Proceedings of 4th International Symposium on Wireless Personal Proceedings of 4th International Symposium on Wireless Personal
Multimedia Communications-WPMC'01, September 9 - 12, 2001 Multimedia Communications-WPMC'01, September 9 - 12, 2001
19 Manner, J., A. Lopez, A. Mihailovic, H. Velayos, E. Hepworth, Y. 19 Manner, J., Lopez, A., Mihailovic, A., Velayos, H., Hepworth, E.
Khouaja, "Evaluation of Mobility and QoS Interaction", Computer and Y. Khouaja, "Evaluation of Mobility and QoS Interaction",
Networks, Volume 38, Issue 2, 5 February 2002, pp 137-163 Computer Networks, Volume 38, Issue 2, 5 February 2002, pp 137-163
20 Johnson, D., C. Perkins, J. Arkko, "Mobility Support in IPv6", 20 Johnson, D., Perkins, C. and J. Arkko, "Mobility Support in IPv6",
draft-ietf-mobileip-ipv6-24.txt (work in progress), June 2003 draft-ietf-mobileip-ipv6-24.txt (work in progress), June 2003
21 Trossen, D., G. Krishnamurthi, H. Chaskar, J. Kempf, "Issues in 21 Trossen, D., Krishnamurthi, G., Chaskar, H. and J. Kempf, "Issues
candidate access router discovery for seamless IP-level handoffs", in candidate access router discovery for seamless IP-level
draft-ietf-seamoby-cardiscovery-issues-04.txt (work in progress), handoffs", draft-ietf-seamoby-cardiscovery-issues-04.txt (work in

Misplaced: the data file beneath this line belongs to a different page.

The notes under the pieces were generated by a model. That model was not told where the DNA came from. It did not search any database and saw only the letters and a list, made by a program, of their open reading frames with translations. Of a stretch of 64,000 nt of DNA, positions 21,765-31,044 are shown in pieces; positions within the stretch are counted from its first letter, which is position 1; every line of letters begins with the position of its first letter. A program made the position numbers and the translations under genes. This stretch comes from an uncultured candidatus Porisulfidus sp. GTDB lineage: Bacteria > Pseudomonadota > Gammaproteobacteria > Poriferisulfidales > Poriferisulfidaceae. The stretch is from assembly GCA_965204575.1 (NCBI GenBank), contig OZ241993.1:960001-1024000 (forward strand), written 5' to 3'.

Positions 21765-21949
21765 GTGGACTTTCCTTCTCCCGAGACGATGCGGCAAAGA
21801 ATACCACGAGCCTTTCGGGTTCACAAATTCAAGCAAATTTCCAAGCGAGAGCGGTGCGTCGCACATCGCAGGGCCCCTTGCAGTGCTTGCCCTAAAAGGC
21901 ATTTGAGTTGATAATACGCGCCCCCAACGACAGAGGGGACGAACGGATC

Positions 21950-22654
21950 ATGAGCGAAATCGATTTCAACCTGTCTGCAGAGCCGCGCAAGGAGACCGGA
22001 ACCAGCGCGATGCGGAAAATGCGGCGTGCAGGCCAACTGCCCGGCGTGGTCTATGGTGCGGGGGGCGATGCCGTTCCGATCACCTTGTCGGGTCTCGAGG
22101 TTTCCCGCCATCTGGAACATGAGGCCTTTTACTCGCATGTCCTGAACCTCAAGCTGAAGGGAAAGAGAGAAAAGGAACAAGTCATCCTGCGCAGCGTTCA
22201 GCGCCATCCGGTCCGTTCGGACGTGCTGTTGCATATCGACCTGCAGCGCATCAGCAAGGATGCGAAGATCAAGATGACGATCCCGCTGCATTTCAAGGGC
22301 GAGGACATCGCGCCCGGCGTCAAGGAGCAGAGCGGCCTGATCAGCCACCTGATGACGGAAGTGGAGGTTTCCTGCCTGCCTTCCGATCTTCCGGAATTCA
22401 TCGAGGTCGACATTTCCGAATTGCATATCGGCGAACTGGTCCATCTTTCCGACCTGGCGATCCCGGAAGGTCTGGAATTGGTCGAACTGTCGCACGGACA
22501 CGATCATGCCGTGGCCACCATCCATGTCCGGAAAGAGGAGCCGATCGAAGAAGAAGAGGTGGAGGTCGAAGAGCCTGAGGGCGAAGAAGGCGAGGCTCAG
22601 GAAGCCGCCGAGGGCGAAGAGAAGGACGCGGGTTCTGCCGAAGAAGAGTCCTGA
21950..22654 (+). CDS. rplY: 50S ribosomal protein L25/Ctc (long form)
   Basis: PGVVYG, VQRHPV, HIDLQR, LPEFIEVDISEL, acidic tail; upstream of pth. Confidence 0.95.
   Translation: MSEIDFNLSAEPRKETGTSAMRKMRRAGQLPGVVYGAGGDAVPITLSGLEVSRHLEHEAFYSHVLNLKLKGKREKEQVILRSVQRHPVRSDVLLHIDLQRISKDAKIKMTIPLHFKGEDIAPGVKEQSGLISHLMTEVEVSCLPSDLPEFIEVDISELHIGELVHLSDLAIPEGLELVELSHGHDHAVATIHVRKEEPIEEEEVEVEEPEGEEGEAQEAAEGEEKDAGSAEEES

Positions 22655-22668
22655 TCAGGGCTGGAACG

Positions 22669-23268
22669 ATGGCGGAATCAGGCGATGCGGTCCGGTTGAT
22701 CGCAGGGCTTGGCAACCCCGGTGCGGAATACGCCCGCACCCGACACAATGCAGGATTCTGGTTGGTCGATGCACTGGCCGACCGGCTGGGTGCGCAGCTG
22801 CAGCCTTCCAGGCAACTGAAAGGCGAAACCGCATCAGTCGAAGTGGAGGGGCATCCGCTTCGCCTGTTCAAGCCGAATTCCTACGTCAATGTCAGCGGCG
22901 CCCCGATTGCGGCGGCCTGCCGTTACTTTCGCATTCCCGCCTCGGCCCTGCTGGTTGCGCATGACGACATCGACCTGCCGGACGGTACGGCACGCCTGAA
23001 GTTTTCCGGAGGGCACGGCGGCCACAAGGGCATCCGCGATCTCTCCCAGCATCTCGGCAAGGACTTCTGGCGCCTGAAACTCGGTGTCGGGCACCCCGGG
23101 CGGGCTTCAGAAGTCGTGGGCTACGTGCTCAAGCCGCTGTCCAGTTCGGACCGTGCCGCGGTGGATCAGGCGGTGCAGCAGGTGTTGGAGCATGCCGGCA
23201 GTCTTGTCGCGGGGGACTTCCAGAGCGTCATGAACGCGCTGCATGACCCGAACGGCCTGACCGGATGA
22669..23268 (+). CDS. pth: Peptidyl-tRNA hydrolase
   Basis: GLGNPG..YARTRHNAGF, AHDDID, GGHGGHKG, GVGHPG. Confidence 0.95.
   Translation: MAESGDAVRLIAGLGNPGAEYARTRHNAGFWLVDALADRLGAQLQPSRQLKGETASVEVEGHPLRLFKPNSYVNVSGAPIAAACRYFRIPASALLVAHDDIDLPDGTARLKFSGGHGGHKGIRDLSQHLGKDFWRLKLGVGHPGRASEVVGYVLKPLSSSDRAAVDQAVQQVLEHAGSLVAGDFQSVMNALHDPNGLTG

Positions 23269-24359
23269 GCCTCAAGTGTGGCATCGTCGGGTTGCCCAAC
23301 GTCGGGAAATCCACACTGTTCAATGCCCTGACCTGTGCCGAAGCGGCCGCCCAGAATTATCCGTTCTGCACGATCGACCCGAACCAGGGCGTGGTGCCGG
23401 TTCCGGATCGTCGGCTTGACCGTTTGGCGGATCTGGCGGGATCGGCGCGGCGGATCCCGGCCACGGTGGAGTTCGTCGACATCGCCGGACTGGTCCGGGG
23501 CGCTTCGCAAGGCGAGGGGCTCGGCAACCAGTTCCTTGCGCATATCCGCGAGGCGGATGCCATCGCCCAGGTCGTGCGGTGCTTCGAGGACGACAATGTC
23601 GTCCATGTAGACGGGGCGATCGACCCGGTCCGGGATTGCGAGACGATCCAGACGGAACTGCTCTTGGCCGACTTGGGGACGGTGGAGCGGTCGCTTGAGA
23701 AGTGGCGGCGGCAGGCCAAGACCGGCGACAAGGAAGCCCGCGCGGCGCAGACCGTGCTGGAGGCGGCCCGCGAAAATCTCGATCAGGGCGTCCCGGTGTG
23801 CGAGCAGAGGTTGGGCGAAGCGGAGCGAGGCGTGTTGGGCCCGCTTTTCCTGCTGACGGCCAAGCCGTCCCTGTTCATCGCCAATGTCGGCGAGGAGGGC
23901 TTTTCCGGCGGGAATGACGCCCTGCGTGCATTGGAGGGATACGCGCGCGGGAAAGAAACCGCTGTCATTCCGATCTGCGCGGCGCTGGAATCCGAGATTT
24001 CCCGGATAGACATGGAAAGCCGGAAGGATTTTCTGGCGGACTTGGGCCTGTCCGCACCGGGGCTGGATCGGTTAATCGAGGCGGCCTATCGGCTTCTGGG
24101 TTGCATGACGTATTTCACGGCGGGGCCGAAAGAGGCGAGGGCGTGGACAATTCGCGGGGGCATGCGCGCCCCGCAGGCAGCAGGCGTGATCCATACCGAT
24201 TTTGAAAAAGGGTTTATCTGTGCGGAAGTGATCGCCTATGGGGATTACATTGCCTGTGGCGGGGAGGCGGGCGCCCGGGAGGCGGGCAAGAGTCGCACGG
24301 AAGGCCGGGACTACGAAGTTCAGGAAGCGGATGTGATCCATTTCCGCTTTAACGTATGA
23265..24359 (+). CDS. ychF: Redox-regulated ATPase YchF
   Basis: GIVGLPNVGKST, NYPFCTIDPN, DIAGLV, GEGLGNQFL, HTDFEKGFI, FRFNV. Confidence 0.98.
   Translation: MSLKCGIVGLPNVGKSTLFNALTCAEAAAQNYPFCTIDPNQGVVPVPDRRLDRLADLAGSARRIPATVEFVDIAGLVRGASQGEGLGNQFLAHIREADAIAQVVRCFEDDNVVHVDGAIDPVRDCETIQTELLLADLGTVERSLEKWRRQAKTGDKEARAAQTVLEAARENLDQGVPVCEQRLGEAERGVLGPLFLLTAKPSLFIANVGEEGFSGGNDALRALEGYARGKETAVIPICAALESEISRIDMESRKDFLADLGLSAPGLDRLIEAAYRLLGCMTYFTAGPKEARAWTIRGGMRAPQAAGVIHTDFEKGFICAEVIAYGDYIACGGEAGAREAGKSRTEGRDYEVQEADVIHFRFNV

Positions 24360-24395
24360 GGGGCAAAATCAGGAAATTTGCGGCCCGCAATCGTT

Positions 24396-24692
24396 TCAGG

October 2002 progress), October 2002
22 Kempf, J., "Problem Description: Reasons For Performing Context 22 Kempf, J., "Problem Description: Reasons For Performing Context
Transfers Between Nodes in an IP Access Network", RFC3374, Transfers Between Nodes in an IP Access Network", RFC3374,
September 2002 September 2002
23 Srisuresh, P. and M. Holdrege, "IP Network Address Translator 23 Srisuresh, P. and M. Holdrege, "IP Network Address Translator
(NAT) Terminology and Considerations", RFC2663, August 1999 (NAT) Terminology and Considerations", RFC2663, August 1999
24 Nordmark, E., "Stateless IP/ICMP Translation Algorithm (SIIT)", 24 Nordmark, E., "Stateless IP/ICMP Translation Algorithm (SIIT)",
RFC2765, February 2000 RFC2765, February 2000
25 Rosenberg, J., Weinberger, J., Huitema, C. and R. Mahy, "STUN -
Simple Traversal of User Datagram Protocol (UDP) Through Network
Address Translators (NATs)", RFC3489, March 2003
25 Rosenberg, J., J. Weinberger, C. Huitema, R. Mahy, "STUN - Simple 26 Terzis, A., Krawczyk, J., Wroclawski, J. and L. Zhang, "RSVP
Traversal of User Datagram Protocol (UDP) Through Network Address Operation Over IP Tunnels", RFC 2746, January 2000
Translators (NATs)", RFC3489, March 2003
26 Terzis, A., J. Krawczyk, J. Wroclawski, L. Zhang, "RSVP Operation
Over IP Tunnels", RFC 2746, January 2000
27 Braden, R., D. Clark, S. Shenker, "Integrated Services in the 27 Van den Bosch, S., Karagiannis, G. and A. McDonald, "NSLP for
Quality-of- -
Service Signaling", draft ietf-nsis-qos-nslp-00.txt
(work in progress), September 2003